“This is a once-in-a-lifetime find in London. It has been a privilege to work on such a large site where the Roman archaeology is largely undisturbed by later activity-when the first flashes of colour started to emerge through the soil everyone on site was very excited!”

–Antonietta Lerz

Site Supervisor, MOLA

It was ideally located on the outskirts of Roman Londinium, an area centred on the north bank of the Thames and roughly corresponding to the modern City of London. The complex was built by the river crossing that led into the city and not far from the main road connecting London to other important centres in south-eastern Britain, including Canterbury and the cross-channel port of Dover. As such, it provided excellent transport links for visiting dignitaries.

Neighbouring the mansio, archaeologists have identified another large Roman building, likely to have been the private residence of a wealthy individual or family. Traces of lavishly painted walls, terrazzo-style and mosaic floors, coins, jewellery and decorated bone hairpins all testify to the level of wealth enjoyed by the people living in this area 2,000 years ago.

The mosaics will be carefully recorded and assessed by an expert team of conservators. They will then be lifted and transported off-site, enabling more detailed conservation work to take place. Excitingly this will offer the opportunity to investigate the surviving traces of the earlier mosaic. Future plans for the public display of the mosaics are currently being determined in consultation with Southwark Council.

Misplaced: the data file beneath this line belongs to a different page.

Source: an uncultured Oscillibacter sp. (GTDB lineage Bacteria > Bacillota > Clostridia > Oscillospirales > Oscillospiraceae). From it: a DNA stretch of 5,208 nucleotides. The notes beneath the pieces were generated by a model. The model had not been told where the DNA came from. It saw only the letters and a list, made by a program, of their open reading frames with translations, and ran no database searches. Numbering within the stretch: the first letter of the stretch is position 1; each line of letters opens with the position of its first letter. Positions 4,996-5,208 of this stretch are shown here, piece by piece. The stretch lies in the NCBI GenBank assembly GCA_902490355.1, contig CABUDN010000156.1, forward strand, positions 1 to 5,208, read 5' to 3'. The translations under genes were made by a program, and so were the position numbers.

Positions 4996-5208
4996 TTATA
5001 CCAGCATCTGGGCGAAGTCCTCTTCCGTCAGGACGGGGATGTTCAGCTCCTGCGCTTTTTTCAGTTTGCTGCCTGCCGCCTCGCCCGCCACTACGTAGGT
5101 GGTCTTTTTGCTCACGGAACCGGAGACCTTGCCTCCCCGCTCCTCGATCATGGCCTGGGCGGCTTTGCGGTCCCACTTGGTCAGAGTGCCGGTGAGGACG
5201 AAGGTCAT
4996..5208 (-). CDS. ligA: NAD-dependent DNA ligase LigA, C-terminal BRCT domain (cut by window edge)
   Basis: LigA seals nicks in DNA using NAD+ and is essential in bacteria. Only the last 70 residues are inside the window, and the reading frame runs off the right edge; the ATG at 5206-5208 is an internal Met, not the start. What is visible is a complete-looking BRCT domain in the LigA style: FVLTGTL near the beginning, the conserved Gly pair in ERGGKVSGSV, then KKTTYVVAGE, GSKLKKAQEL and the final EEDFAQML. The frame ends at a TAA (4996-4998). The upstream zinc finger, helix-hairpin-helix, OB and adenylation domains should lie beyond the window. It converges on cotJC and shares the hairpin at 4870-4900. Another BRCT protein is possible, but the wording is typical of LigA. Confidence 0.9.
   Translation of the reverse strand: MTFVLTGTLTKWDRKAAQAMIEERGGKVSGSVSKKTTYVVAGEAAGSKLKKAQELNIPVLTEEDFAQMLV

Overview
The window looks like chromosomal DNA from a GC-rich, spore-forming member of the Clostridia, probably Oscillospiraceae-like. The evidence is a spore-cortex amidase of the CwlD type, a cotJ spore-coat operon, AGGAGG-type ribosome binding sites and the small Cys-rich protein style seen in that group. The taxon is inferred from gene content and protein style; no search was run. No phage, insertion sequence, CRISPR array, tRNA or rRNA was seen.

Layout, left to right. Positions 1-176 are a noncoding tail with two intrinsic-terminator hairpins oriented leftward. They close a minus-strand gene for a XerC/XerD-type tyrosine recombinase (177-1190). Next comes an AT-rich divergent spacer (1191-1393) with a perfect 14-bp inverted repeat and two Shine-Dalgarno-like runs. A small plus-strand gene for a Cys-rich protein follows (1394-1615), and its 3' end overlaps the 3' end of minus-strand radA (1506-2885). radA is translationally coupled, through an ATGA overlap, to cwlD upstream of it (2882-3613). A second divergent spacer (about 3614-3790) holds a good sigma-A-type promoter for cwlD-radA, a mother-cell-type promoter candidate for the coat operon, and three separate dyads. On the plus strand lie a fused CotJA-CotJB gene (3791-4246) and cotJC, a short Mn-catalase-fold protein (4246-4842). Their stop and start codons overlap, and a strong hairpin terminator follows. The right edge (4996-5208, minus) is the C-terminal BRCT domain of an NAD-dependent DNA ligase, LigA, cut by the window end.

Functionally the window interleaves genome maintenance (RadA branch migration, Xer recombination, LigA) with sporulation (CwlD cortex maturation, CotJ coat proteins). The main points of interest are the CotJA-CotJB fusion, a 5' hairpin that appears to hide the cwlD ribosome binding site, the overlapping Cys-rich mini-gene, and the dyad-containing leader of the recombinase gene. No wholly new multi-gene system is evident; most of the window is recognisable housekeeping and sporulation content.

Picture: a 3D reconstruction of the room with the discovered mosaic (artist's impression). Image Credit: ©MOLA


The Liberty of Southwark


Excavations on the site have been taking place ahead of the construction of The Liberty of Southwark, a mixed-use scheme that is being jointly developed by regeneration specialist U+I (now owned by Landsec) and Transport for London (TfL). Once completed, the Liberty of Southwark will provide new homes, shops, retail and workspace.

The scheme has been designed by local architects Allies and Morrison and intends to be sensitive to the Victorian industrial and commercial architecture of the area. 15 Southwark Street, which dates from the 1860s, will also be restored as part of the development.



Picture: an ordnance survey image of the site.  Image Credit: ©Crown copyright 2022 Ordnance Survey. Media 036/22. The licence is valid until 31 December 2022.


Timeline for the Site


  • AD 43: the Romans, led by emperor Claudius, invade Britain.
  • c. AD 48-50: London (Londinium) is founded.
  • AD 72: the eastern building currently interpreted as a private residence was built.
  • c. AD 120-160: the building currently interpreted as a mansio was built.
  • c. AD 175-225: probable date for the largest mosaic panel in the ‘mansio’.
  • 4th century AD: both buildings fall out of use.
  • AD 410: end of Roman control over Britain.


Picture: a photograph of the mosaic with four archaeologists in PPE also shown. Image Credit: ©MOLA/AndyChopping

Article written by Ella Tansley | Published 03 March 2022